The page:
Verizon is pleased to release our Transparency Report for the second half of 2014. During that period, we received almost 140,000 demands for customer information from United States law enforcement, a number that is generally comparable to the almost 150,000 demands we received in the first half of 2014. Although we continue to receive large numbers of demands, the overall percent of our customers affected remains very small.
Protecting our customers’ privacy will always be a bedrock commitment at Verizon. While we have a legal obligation to provide customer information to law enforcement in response to these lawful demands, we take seriously our duty to provide such information only when authorized by law. To that end, we continue to carefully review each demand we receive and, where appropriate, we require law enforcement agencies to narrow the scope of their demands or correct errors in those demands before we produce some or all of the information sought.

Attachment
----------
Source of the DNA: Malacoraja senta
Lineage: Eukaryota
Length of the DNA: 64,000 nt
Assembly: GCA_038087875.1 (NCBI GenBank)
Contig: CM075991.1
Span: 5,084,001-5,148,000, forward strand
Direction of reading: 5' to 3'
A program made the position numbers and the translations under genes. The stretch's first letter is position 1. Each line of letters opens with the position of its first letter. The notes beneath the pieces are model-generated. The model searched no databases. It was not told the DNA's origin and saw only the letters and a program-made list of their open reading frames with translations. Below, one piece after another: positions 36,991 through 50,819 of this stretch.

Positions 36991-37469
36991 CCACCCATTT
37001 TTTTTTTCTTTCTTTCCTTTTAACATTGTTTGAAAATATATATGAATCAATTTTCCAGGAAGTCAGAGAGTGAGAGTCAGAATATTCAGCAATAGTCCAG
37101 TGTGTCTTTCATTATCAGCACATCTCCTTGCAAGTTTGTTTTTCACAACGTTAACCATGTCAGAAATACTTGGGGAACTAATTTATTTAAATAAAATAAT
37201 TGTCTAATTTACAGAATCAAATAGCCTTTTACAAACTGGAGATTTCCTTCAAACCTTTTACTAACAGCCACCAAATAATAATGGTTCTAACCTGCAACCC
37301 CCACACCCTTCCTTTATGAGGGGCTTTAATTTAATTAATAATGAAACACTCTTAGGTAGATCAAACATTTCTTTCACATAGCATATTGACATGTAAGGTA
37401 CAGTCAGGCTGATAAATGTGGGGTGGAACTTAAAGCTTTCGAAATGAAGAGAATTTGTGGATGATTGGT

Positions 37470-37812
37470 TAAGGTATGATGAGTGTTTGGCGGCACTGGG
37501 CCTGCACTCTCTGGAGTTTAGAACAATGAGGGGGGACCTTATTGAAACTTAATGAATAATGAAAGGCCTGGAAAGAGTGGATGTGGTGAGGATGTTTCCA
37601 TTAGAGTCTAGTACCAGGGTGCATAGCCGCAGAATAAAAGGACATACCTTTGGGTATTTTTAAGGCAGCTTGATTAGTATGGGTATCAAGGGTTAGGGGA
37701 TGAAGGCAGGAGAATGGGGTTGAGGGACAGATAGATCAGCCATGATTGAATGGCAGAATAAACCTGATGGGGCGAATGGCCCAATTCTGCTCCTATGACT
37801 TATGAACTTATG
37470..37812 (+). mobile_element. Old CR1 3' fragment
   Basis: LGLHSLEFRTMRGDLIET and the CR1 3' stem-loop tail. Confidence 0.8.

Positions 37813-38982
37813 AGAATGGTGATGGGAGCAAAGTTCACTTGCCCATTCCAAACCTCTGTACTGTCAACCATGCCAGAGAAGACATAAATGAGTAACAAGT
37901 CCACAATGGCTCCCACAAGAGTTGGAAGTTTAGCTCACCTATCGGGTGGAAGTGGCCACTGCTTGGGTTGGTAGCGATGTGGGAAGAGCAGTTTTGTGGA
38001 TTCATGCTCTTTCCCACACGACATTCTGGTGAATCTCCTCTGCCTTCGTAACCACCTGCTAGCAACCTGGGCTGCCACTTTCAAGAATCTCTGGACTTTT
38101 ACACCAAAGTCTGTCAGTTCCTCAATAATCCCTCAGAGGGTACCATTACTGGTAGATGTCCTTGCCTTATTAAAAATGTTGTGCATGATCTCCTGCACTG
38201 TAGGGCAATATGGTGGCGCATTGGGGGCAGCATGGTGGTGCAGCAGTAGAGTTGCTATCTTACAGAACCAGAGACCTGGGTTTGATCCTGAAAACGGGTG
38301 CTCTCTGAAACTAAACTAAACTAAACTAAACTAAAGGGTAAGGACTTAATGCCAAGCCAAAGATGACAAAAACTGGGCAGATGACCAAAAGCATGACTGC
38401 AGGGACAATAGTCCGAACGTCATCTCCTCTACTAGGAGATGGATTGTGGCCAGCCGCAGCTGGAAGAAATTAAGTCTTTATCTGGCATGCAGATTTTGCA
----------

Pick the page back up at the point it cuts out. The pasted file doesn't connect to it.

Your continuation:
While much of our work to protect our customers’ privacy is done behind the scenes, in the past year we took public positions on issues of significance to our customers. We’ve opposed the United States government’s position that it could issue a search warrant to obtain customer emails stored in a Microsoft server in Ireland. We have a particular interest in this issue as we provide cloud computing and data storage services to business customers around the world, including many non-U.S. customers in data centers outside the United States. Although Verizon has not received any warrants from the U.S. government for our customers’ information stored in our overseas data centers, we filed briefs in courts [1, 2, 3] and worked with Senators on a bill (The LEADS Act) to help defeat this overreach by the U.S. government. We also continue to support legislation that will add privacy protections to the Foreign Intelligence Surveillance Act (FISA) statute, including ending bulk collection of communications data.
There will be new issues in the coming year, which we will all follow closely. In the meanwhile, and as we begin this year, we again call on all governments around the world to make public the number of demands they make for customer data from telecom and Internet companies. While it is encouraging that so many companies are now publishing transparency reports, the only way for the public to have a complete view of the demands our governments make is if those governments report the number and types of demands they make for customer information.